Directing and containing your efforts to key areas of personal and professional development with the most impact, will offer you a greater sense of control and fulfilment in all areas of your life. Cultivate your capacity for focus, and you will make more effective and productive use of your energy. In this workshop, you will review a range of strategies to reduce work-related stress in the research environment and empower you to free up time and attention for your own wellbeing.

Engaging with this workshop will enable you to:

  • Define your primary priorities and core values
  • Articulate your objectives and triage your projects and responsibilities accordingly
  • Take deliberate control of your time, your energy, and your workload
  • Feel more confident in making workload decisions that align with your goals

 
Planning, structuring and writing your thesis (Arts and Humanities and Social Sciences) - Early/mid stages

Target audience: Doctoral researchers in the early-mid stages from any Arts and Humanities or Social Science discipline.

Workshop description: With essential advice and guidance on writing a thesis in the Arts and Humanities or Social Sciences, this practical workshop is suitable for doctoral researchers who are about to start writing as well as those who have already begun. The emphasis is on planning and structuring your thesis, and motivating yourself to start writing.

For more specific guidance on academic writing, please see the 'Practical Tips to Improve Your Academic Writing' workshop. There is also a seperate workshop on 'Undertaking a Literature Review'.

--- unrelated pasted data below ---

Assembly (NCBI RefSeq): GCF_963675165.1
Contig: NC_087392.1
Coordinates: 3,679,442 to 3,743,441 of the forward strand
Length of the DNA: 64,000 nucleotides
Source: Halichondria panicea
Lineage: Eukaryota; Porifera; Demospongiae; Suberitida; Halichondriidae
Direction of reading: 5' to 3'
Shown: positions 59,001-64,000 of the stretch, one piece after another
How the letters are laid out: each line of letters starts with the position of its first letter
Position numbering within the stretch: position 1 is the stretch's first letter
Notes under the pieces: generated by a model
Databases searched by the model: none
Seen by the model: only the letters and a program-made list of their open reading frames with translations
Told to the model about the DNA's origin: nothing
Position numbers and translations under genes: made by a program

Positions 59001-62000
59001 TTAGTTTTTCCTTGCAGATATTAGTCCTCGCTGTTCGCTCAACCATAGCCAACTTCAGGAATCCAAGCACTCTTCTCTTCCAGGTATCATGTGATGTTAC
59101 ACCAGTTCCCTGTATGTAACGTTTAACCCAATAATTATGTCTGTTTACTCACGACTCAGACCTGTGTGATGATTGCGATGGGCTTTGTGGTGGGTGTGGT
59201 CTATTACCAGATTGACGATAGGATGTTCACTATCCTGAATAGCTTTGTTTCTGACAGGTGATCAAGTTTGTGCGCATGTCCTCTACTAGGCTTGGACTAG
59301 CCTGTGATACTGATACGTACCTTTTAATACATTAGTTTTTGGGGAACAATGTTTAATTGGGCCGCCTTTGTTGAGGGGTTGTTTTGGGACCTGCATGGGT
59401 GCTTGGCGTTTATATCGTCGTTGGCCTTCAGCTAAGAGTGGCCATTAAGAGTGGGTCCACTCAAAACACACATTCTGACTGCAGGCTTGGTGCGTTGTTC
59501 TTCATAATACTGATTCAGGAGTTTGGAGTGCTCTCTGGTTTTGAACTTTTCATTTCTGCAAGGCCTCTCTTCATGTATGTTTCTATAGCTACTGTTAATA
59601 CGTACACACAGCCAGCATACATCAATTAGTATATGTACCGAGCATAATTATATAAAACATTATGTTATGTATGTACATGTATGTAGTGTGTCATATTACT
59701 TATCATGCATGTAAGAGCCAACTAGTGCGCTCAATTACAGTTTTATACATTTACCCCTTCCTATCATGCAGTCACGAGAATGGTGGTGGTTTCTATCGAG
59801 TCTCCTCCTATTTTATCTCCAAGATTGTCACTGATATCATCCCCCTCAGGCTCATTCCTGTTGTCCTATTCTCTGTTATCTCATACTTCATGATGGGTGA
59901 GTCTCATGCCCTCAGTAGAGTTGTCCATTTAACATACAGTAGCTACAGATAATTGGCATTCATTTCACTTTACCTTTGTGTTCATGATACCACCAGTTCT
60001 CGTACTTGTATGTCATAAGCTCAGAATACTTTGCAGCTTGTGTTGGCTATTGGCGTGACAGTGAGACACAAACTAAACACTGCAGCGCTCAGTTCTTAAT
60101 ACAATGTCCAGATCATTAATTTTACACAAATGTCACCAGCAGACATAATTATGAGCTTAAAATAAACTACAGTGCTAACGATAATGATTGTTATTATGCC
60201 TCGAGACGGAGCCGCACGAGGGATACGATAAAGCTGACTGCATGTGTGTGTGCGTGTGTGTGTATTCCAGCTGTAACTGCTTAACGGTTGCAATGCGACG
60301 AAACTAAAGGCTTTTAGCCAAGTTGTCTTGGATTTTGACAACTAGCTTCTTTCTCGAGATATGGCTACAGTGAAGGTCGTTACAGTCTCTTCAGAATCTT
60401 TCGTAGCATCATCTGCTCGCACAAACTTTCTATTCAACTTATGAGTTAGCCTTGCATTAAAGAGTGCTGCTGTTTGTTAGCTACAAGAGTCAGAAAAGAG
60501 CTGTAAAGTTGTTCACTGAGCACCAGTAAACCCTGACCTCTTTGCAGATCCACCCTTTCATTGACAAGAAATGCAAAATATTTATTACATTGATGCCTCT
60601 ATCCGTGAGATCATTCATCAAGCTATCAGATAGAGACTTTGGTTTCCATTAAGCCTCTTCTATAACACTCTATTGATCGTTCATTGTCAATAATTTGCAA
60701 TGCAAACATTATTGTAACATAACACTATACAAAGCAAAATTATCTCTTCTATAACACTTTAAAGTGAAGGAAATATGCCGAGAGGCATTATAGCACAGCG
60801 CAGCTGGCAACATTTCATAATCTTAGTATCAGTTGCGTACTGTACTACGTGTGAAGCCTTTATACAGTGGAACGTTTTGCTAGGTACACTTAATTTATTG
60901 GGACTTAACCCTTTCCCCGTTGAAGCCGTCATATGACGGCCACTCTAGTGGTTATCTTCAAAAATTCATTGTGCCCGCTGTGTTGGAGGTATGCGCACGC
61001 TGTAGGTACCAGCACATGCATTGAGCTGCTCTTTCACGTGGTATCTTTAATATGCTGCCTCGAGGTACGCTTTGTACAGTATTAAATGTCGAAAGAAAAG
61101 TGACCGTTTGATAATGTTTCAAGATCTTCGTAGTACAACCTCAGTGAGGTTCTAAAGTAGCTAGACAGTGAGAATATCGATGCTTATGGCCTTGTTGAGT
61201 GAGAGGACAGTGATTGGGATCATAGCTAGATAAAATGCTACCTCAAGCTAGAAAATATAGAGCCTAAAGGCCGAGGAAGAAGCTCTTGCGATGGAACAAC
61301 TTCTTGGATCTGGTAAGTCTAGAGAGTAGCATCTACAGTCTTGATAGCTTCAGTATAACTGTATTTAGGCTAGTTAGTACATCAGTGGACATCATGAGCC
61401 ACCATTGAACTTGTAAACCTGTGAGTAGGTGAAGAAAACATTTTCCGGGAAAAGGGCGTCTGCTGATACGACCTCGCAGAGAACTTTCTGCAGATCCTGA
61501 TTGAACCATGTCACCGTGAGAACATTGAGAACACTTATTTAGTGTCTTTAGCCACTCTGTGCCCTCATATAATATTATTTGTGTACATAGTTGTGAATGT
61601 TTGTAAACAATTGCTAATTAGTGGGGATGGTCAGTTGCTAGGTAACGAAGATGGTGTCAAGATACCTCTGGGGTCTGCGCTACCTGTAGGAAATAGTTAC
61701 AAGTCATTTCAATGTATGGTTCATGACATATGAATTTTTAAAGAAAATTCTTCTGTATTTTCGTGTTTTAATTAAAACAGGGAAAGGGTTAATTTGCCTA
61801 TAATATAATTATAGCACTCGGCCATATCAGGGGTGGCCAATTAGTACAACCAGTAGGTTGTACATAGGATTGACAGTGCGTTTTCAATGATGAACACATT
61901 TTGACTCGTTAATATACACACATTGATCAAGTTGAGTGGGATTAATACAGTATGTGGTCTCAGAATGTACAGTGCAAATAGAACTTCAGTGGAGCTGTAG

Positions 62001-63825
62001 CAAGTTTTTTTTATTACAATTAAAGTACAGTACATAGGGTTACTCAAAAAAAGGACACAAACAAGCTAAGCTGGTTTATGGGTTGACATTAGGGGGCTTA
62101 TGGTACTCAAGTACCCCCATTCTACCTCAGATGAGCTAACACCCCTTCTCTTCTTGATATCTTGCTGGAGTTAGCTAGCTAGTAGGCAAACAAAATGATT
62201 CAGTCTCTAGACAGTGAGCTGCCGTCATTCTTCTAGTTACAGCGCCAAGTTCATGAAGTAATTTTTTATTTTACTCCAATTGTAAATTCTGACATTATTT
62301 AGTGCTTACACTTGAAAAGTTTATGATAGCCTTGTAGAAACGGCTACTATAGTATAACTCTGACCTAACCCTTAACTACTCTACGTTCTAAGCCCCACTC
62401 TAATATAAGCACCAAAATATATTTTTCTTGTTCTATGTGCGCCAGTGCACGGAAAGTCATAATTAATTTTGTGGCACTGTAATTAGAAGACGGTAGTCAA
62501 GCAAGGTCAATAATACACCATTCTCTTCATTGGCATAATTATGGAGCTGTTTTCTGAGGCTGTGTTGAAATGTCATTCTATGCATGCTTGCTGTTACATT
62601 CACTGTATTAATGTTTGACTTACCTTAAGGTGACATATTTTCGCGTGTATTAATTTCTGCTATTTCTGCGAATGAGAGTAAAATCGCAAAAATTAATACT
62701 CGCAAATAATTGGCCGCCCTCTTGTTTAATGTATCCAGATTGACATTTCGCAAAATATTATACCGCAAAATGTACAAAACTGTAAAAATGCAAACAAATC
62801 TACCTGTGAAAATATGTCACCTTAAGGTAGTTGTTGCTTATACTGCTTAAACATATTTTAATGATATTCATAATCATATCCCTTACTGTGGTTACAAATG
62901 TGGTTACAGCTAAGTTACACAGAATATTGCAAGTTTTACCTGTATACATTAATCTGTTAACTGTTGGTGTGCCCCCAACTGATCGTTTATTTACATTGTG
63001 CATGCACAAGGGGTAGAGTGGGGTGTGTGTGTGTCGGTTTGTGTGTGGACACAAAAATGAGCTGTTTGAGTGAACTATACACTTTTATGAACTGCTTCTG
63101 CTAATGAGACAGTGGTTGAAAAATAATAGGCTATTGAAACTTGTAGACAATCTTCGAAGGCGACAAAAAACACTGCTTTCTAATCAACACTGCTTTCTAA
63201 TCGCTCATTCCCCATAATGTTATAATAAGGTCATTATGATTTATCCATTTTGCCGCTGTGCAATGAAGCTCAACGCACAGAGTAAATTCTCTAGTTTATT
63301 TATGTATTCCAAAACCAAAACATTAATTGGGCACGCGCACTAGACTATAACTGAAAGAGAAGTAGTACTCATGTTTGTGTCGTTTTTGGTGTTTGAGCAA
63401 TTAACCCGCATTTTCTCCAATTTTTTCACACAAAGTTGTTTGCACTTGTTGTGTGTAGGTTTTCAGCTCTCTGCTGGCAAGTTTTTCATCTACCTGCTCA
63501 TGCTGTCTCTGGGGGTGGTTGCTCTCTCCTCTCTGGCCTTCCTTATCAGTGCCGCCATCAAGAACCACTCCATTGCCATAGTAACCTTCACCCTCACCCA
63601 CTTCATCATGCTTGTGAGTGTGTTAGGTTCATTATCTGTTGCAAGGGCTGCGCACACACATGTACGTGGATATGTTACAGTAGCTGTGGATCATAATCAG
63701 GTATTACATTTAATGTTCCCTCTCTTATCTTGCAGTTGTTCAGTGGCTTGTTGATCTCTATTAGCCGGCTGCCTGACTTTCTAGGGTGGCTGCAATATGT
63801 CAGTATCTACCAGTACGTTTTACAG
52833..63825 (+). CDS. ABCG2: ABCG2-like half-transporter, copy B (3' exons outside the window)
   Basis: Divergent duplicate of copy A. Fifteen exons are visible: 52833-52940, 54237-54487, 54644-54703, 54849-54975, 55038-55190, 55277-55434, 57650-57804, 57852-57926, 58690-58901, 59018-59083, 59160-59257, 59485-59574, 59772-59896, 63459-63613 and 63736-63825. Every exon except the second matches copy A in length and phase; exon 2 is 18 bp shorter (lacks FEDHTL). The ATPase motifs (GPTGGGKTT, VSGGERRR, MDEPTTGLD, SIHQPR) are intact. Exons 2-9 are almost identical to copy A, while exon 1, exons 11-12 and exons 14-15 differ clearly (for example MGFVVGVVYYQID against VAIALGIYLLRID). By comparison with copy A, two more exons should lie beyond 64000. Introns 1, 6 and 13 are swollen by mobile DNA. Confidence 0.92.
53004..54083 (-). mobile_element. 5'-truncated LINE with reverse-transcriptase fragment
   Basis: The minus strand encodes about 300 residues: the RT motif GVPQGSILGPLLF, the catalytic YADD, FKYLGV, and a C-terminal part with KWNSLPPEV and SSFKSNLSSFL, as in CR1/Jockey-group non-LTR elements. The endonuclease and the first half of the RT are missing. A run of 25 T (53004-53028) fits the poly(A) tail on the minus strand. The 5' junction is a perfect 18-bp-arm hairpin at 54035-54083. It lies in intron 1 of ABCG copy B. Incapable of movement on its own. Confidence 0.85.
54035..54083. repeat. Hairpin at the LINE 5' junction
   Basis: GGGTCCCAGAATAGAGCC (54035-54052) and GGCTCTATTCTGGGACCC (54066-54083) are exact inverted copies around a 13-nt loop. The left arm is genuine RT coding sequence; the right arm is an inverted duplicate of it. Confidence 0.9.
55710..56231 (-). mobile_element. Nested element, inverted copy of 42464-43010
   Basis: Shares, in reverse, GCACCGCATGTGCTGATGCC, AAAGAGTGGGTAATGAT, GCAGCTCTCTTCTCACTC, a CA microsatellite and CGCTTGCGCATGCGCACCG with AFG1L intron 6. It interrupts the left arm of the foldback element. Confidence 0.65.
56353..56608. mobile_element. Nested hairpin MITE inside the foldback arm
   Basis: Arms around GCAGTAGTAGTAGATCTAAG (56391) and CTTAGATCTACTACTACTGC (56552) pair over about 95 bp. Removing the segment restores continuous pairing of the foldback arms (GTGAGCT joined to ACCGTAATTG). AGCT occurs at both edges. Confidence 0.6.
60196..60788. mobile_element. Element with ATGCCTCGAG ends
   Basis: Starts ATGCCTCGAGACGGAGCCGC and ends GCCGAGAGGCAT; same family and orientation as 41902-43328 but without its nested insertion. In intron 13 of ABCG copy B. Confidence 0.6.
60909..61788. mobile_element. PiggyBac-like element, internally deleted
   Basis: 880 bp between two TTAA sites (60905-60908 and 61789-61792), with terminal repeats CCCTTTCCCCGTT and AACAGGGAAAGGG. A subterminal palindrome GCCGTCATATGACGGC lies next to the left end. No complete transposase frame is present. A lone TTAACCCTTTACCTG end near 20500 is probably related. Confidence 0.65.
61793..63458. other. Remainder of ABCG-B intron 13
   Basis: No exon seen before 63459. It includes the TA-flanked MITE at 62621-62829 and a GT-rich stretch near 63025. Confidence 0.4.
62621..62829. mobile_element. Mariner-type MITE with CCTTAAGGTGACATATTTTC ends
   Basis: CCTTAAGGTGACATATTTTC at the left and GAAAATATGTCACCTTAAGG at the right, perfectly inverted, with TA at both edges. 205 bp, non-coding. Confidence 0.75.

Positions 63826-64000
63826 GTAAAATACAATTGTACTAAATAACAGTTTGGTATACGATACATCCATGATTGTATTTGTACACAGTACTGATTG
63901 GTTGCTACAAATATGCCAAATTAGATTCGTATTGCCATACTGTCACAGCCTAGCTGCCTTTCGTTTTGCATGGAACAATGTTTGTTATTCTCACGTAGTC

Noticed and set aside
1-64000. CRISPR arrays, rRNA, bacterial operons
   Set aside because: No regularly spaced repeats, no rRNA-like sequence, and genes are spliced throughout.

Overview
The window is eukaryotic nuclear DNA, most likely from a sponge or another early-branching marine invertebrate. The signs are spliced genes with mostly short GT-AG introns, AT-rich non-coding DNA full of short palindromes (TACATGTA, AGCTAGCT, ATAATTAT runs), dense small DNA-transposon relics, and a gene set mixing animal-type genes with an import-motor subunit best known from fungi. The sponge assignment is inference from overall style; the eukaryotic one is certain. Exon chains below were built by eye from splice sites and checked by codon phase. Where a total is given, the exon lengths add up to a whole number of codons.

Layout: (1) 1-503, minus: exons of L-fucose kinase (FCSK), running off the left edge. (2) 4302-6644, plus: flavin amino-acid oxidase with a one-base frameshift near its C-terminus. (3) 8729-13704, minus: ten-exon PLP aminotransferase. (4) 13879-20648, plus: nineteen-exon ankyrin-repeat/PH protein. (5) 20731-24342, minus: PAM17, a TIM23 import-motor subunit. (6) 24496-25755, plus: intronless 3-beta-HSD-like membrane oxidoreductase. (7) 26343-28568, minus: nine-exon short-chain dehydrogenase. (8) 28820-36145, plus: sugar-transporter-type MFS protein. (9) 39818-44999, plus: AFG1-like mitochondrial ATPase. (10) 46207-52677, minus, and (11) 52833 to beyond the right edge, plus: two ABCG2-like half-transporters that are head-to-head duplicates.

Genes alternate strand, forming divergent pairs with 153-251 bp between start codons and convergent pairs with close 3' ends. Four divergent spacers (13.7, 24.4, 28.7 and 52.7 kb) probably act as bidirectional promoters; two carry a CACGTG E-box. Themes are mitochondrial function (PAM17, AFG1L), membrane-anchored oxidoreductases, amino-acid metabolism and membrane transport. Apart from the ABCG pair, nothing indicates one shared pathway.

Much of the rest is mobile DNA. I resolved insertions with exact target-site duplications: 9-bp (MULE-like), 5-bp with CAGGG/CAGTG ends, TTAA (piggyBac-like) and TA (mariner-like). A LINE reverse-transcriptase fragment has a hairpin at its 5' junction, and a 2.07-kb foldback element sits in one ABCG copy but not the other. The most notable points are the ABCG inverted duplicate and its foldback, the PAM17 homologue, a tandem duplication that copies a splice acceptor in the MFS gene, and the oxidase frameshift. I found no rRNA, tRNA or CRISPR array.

Learning outcomes

By the end of the workshop you will have:

  • Understood the requirements and elements of a doctoral thesis
  • Assessed what you've already achieved and what is left to do
  • Received guidance on developing the structure and content of your thesis
  • Discovered useful tips for planning and scheduling the writing (and finishing) of your thesis

Workshop feedback:

  • "Covered everything I needed -I found it very informative"
  • "Great to know others are feeling and experiencing the same things as me - I feel very encouraged now"
  • "Calming! Good ideas for planning and thinking about how to structure thesis and overcome problems"
  • "The whole workshop was extremely useful"
  • "Tips, techniques and websites to write, edit, and motivate"
 
Preparing for your final year - Mid/late stages

Target audience: Doctoral researchers in the mid-late stages from all disciplines.

Workshop description: There's so much to fit into to your final year and careful planning is essential. With clear guidance, individual exercises, and group discussion, this practical workshop helps you prepare for the last stages of your doctorate, including submission, the viva, and what happens next. Please note, there is a separate workshop that goes into much more detail on the viva.

Learning outcomes

By the end of the workshop you will have:

  • A strategy for the successful completion of your thesis
  • More confidence in your ability to get through the final year